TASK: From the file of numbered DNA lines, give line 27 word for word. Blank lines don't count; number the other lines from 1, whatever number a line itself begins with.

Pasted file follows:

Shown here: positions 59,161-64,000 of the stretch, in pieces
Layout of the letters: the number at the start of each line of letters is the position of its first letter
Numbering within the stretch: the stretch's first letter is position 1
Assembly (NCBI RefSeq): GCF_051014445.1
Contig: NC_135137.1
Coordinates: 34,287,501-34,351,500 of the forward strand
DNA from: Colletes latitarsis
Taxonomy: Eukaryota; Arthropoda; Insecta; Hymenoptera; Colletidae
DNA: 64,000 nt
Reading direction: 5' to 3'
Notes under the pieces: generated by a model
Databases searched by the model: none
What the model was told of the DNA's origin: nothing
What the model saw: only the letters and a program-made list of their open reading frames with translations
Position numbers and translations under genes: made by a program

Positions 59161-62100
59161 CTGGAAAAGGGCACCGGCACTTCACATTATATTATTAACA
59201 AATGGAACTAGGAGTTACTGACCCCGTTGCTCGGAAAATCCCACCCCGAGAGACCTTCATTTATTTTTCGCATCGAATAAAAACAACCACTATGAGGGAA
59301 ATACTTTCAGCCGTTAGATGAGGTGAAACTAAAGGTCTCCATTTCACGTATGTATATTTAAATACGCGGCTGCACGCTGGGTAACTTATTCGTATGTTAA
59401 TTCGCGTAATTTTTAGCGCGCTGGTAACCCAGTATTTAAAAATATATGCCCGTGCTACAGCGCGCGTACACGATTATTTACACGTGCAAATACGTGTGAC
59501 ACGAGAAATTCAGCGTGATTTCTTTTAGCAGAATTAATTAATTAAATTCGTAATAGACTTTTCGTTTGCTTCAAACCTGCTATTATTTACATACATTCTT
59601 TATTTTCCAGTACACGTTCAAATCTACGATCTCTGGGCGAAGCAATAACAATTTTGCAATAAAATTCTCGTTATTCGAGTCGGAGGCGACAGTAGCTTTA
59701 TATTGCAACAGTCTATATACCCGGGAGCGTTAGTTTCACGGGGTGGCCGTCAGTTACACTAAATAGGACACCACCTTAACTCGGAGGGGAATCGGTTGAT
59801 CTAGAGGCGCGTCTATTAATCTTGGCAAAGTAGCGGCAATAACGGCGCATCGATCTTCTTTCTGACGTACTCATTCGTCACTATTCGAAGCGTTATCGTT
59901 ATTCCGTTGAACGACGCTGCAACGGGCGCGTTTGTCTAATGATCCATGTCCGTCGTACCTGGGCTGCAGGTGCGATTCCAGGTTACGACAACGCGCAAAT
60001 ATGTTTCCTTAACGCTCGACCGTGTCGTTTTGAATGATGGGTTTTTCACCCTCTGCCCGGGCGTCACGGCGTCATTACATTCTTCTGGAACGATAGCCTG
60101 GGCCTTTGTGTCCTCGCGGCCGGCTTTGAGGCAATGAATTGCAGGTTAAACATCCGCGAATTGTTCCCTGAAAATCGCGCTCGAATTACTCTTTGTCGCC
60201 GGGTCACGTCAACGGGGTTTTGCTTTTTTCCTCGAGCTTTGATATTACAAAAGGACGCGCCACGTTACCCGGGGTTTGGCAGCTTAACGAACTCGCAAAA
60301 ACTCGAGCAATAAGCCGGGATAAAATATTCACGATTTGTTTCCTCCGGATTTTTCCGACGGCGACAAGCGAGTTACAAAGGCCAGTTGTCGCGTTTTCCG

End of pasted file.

60101 GGCCTTTGTGTCCTCGCGGCCGGCTTTGAGGCAATGAATTGCAGGTTAAACATCCGCGAATTGTTCCCTGAAAATCGCGCTCGAATTACTCTTTGTCGCC